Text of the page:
Apple has been focusing on maximizing privacy for years and has already introduced many new features for this purpose. The private relay, for example, a kind of integrated VPN, as well as advanced encryption and the so-called blocking mode. But what are all these features really good for and how secure is the iPhone from external attacks?
This is exactly the question we asked ourselves, and today we would like to take a look at how well the iPhone is actually secured with its privacy options. Which features really help to maintain data sovereignty and where is Apple possibly still cheating?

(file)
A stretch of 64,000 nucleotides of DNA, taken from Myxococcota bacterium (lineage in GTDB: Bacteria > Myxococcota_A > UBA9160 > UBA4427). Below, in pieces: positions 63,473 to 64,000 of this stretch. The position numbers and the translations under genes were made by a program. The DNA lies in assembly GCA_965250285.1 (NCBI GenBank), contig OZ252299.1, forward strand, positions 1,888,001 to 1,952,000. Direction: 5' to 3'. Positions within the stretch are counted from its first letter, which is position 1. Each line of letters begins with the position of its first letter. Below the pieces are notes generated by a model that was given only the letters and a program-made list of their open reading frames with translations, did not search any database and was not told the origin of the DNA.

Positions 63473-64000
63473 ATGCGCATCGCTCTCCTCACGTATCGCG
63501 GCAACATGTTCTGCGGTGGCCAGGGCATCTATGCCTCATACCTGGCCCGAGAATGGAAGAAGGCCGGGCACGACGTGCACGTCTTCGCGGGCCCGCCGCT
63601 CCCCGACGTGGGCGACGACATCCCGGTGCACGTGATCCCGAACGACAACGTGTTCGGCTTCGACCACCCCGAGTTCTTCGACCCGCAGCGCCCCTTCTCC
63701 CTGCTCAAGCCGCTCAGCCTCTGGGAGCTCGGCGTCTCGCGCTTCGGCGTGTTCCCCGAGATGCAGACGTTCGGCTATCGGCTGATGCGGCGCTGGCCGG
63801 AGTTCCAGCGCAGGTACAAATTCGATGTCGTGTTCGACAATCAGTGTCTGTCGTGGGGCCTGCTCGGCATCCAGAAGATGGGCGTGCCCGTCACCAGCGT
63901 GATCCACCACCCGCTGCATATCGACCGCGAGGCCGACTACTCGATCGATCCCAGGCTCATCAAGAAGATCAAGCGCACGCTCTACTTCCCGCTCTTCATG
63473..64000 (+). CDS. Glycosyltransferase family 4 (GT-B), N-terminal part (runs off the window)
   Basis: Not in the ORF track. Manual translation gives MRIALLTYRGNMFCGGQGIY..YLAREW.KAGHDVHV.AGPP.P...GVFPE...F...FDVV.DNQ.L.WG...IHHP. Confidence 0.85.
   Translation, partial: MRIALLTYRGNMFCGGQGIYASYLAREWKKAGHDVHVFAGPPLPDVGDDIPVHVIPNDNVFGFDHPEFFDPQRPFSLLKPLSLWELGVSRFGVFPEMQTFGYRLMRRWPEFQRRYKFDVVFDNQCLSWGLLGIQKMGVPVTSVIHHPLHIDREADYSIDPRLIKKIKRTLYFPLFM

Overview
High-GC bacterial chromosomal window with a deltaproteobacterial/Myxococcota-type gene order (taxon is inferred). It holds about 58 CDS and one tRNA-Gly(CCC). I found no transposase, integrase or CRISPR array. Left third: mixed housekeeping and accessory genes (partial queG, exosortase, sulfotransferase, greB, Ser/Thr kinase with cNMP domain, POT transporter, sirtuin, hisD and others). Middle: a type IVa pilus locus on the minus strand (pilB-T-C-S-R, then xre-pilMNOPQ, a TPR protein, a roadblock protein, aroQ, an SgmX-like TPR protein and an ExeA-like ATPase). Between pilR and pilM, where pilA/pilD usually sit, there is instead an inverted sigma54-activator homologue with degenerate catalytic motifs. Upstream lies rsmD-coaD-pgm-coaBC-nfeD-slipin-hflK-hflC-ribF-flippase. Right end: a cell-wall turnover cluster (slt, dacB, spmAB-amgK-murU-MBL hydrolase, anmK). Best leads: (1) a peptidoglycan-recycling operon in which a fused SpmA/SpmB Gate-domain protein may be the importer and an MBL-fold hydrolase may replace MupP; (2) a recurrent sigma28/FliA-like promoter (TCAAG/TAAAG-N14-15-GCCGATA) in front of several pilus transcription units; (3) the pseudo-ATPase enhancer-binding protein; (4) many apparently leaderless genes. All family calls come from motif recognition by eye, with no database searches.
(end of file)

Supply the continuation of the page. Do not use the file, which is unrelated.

5 typical attack surfaces on the iPhone
Before we get into protective measures on the iPhone, let’s first go through possible attack surfaces. There are also a few areas on the iPhone that have experienced security problems in the past and are known to repeatedly reveal vulnerabilities.
Some are obvious, others rather inconspicuous. In fact, however, the iPhone has always had to deal with corresponding leaks, gaps, and risks in its history.
1. Calendar invitations
The calendar on the iPhone has risks. It is the calendar invitations that come from strangers or even subscriptions that then lead to phishing and spam. So, if appointments appear in your calendar that seem strange, you should unsubscribe from the corresponding calendars or ignore the appointments completely. But in any case, something is wrong if dates appear in the calendar that you did not create consciously and by yourself. Caution is advised.
2. Configuration profiles